Crown of Thorns

In the arena, you make a choice. It doesn't matter who you were yesterday or last week or before, because that's all behind you. It doesn't matter how kind you were and how everyone thought of you as a friend. What matters is the knife in your hand and the kid who is your prey, your prey because it's better them dead than you.

Elesabeth Reston's life is shattered by a name. Hers. No one expects her to last a day in the arena, not even her family. Fifteen years old, and not athletic or strong or anything. But brute force isn't everything. And Elesabeth is determined to get home.

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2. Chapter 1

We are herded into the square- a large square smack bang in the middle of the District and ringed with towering factories. They have made an effort to clean it up a bit, I can see- but it's not really working. A thick veil of smog hangs over the square, stinging eyes and dampening the mood of the ceremony, if it could be. Peacekeepers stand straight and rigid, watching kids file in silently, eyes fixed on the ground. They look as though they are carved out of stone. Marble, maybe, the stuff that they show on TV, in the Capitol.  Cold and hard and unforgiving, and just as out of place.  But marble cannot hurt you. And the Peacekeepers can.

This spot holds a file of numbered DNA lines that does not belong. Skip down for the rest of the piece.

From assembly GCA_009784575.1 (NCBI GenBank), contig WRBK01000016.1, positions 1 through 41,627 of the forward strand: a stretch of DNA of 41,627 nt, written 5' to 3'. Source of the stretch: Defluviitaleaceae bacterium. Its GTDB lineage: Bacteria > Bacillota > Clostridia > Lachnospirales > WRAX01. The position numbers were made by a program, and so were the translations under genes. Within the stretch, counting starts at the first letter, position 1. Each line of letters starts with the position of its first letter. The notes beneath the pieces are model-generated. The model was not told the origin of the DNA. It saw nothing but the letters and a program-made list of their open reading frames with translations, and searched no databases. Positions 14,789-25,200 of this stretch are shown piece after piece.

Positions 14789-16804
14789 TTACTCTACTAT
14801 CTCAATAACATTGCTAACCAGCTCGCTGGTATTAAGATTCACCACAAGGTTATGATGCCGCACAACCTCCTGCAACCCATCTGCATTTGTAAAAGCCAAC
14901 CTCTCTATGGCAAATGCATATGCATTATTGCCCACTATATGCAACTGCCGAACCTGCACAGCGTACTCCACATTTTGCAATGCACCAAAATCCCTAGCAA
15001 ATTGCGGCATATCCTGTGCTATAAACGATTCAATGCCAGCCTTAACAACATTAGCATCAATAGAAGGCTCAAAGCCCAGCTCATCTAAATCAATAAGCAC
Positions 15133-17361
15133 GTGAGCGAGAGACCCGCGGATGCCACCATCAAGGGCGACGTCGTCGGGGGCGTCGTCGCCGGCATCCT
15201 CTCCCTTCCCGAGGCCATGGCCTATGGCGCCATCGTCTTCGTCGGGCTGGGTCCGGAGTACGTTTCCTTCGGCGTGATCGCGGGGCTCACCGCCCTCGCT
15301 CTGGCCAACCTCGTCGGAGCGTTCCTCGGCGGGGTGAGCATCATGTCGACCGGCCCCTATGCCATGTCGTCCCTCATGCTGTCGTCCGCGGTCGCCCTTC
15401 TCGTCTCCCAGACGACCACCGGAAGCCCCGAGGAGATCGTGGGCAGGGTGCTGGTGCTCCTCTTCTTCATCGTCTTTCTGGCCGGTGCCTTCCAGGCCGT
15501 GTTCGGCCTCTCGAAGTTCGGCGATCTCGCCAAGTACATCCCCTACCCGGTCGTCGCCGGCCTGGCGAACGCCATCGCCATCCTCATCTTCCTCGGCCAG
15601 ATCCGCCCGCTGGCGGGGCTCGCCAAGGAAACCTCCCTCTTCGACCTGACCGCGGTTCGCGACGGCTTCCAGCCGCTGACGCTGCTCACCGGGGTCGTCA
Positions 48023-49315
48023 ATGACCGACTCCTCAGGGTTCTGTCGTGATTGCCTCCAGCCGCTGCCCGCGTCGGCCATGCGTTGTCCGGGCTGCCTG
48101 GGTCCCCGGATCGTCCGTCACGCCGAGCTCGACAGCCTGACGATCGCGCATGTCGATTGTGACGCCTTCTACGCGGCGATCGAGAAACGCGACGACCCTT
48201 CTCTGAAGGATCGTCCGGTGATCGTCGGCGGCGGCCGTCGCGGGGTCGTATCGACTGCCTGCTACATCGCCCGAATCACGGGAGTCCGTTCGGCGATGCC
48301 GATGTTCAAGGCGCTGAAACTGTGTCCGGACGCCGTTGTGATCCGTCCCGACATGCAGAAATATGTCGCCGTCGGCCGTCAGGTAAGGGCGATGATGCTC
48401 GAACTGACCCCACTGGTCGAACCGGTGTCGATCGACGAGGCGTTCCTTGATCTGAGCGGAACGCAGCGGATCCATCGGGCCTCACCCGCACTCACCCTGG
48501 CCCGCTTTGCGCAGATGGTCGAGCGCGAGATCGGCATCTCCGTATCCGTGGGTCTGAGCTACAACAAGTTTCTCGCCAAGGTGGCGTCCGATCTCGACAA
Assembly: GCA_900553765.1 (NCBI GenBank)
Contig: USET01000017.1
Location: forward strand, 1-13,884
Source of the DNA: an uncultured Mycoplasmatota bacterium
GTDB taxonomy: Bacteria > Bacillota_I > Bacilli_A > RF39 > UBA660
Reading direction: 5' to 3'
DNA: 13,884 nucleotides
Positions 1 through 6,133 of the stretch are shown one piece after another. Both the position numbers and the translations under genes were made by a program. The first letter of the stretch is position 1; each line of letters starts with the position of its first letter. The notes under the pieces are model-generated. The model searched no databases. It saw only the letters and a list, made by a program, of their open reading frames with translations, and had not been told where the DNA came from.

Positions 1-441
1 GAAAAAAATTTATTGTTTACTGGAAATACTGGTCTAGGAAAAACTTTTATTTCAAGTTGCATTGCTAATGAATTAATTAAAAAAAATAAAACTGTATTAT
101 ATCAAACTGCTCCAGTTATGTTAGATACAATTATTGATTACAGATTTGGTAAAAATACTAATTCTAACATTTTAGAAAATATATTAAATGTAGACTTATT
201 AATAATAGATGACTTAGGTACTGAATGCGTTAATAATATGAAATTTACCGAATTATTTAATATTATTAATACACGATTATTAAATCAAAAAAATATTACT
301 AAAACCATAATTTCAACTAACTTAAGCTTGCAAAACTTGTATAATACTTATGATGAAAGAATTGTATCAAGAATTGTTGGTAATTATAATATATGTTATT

My eyes stay trained on the shoes of the girl in front of me. They are too small for her, but they are good shoes, soles still attached, if a little worn. She's folded down her white socks in a careful, crisp way.  I raise my gaze to the back of her head. Auburn hair is pulled back off her face and falls to her waist in a careful curtain. She cannot be more than twelve. Her first reaping.  No doubt she's terrified. I feel the slightest tinge of pity- until I remember that I cannot help her. Better her chosen than me. It's a selfish thought, and I hate myself for thinking it, but it's true all the same.

Soon enough, I am shepherded into a roped area for the fifteen year olds. I'm next to two boys- one I've never seen, and another who I think works the same shift as me on the factory. He gives me a ghost of a smile.

I do not listen to the speech the mayor gives when the reaping begins, neither do most of the people who are here. It is torture to wait so long for the names, and I know the speech off by heart. Still, the square is as silent as a grave as he speaks. Which, I suppose, it is.

The speech goes on, for a minute, an hour, I don't know. However long it is, it is not enough. Soon the past victors have climbed on stage and then the escort is walking toward the microphone and the glass balls, that will sentence two children to torture and probable death. Probable. Who I am kidding? District eight hasn't won for years. They will be slaughtered. I might be slaughtered. I might be killed.